Editor’s Note: this article was edited for length and clarity
Creating Diversity, Equity, and Inclusion (DEI) programs is nice, but enviro and alt-left organizations need to actively address their own cultures of racism and work to support BIPOC and emerging leaders.
I’ve spent the last couple weeks debating whether to write this because it is painful. I am a bi-racial, Vietnamese American woman, and I identify as BIPOC and White-adjacent. As the daughter and granddaughter of refugees, and as an organizer, I have seen my community suffer from the Trump administration’s anti-Asian scorched-earth rhetoric.
It is easy to be outraged at racist right-wingers. What about the White left? I have worked for nearly two decades in progressive organizations that have grappled with their own racism and anti-racism initiatives.
I have always been aware of and worked to address internal issues of racism, from the inside-out, and my approach has always been “people are people first.” I’m not one for a family fight in the front yard.
As I stepped into the environmental movement, I had over a decade working under the progressive umbrella across many areas and issues. In 2014 I was the Director of Clean Water Action (CO) and, in fall 2015, I founded the League of Oil and Gas Impacted Coloradans (LOGIC). For much of that time I was the only person of color, let alone woman of color, leading a statewide environmental organization.
I founded LOGIC to bring people living with O&G to the forefront of O&G policymaking. We worked to support local fracked communities and to move impacted Coloradans to the forefront of discussions. LOGIC moved the political and policy language of O&G in Colorado from “banning fracking” to “health and safety first” and to a discussion of “impacted communities.”
Four years later, in 2019, LOGIC was a lead organization in passing SB19-181. This was the most comprehensive O&G reform in more than 50 years. In 2020, LOGIC led the way and pushed the COGCC to implement a 2,000-foot setback and other critical O&G regulations.
Despite this leadership and success, never have I experienced more blatant and vehement scrutiny, threats, and dismissiveness than I have received from the alt-left (often economically privileged) fractivists. For years, I questioned my own qualifications and personality, and this scrutiny was regularly and loudly voiced by White activists. Among the things I have heard:
“She’s an ‘establishment Democrat,’ and you know she’s paid for by…”
”Use her up for all she’s worth, and dump her…”
“What do you actually add to this movement?”
“LOGIC is a new organization, it’s listed to a residential address at XXX. We need to bring the revolution to her door,” was posted on Facebook. A sitting city council member replied, “can you imagine if we went there and rose up? Hickenlooper would have to call out the National Guard.”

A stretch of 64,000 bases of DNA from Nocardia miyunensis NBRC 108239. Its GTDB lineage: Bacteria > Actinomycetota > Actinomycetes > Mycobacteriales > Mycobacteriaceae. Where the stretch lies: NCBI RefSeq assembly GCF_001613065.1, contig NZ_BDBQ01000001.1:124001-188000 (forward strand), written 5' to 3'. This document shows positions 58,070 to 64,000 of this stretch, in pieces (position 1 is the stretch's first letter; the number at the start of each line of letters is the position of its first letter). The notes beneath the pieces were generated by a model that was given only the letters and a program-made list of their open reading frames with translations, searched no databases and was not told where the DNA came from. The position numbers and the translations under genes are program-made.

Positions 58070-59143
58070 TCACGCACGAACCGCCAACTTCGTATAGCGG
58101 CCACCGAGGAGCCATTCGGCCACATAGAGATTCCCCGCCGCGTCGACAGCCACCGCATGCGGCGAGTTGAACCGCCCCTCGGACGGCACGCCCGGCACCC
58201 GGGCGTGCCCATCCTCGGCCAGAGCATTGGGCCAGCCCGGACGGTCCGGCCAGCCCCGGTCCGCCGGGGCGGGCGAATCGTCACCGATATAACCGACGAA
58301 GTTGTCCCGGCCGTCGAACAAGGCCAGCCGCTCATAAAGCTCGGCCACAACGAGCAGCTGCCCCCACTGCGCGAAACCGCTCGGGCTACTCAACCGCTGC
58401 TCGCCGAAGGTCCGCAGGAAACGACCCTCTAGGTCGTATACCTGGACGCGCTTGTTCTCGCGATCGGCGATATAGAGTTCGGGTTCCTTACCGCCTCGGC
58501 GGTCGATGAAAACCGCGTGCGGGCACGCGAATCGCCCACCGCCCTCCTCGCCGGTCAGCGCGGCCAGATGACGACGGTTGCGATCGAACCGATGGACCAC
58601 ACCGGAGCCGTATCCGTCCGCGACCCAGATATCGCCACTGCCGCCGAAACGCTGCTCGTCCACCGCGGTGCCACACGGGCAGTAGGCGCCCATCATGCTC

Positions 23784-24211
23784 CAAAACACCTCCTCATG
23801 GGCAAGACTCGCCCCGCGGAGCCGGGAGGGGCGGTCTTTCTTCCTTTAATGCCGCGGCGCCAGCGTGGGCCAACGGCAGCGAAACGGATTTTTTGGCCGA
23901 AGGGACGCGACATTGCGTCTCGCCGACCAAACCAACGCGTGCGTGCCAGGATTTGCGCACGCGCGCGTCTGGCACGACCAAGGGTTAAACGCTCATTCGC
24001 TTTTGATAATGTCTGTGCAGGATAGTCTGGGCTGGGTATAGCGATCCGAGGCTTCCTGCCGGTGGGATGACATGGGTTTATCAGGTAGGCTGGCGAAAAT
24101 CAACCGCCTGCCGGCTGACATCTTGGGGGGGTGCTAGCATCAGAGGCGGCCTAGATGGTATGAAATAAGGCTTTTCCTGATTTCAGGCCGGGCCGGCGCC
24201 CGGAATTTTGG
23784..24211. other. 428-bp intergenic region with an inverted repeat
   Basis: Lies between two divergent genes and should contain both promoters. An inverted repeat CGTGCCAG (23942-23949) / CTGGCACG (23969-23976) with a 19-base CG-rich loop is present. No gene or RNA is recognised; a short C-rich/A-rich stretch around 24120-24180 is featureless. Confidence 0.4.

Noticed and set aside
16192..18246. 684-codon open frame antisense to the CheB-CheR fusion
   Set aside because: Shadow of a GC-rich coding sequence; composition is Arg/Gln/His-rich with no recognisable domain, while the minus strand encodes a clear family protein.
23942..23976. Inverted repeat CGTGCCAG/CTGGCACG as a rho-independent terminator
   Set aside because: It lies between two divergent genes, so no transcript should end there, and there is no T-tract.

My organization was hosting a forum. I was eight months pregnant. A group of White men surrounded me, and a man said, “…You need to quit this LOGIC stuff or fear for the life of your unborn child.”
My home address and salary were released annually for about three years.
When raising money for literature in support of Prop. 112, people held a FB discussion of whether I was running some sort of scheme.
These attacks were directed at me or at the organization I founded or led. These are just the surface. When pointed out, White activists justify their long-time friendships and dismiss the incidents as “he didn’t really mean it that way,” or “he’s harmless and not really violent,” or “you just have to be the bigger person and forgive…”
When I called out my experiences of being doxed, White women dismissed their behavior as “I didn’t release or say anything that wasn’t publicly available anyway, so it’s not doxing, and I didn’t wish you harm or anything.”
Eventually, I noticed a pattern. While Standing Rock, for some, makes a great poster or social post about environmental justice, publicly undermining, dismissing, and attempting to erase the work of BIPOC leaders has also been a reality. Some White fractivists have had a habit of erasing and publicly questioning the integrity of BIPOC leaders and organizers in this movement who step out of the “victim” role.
Perhaps the most pointed realization for me was when an individual began publicly extolling the virtues of Sen. Sanders across Facebook, while dismissing and disparaging every BIPOC member of Congress who has led the way on legislation like the Green New Deal.
Many organizations extol anti-racism and DEI work and hiring practices. It’s the “thing to do.” Unless these organizations work to change their organizing models, the racist language, and culture of their activists, the White privilege and racist inclinations in these organizations remain a danger to BIPOC leaders and to the environmental movement as a whole.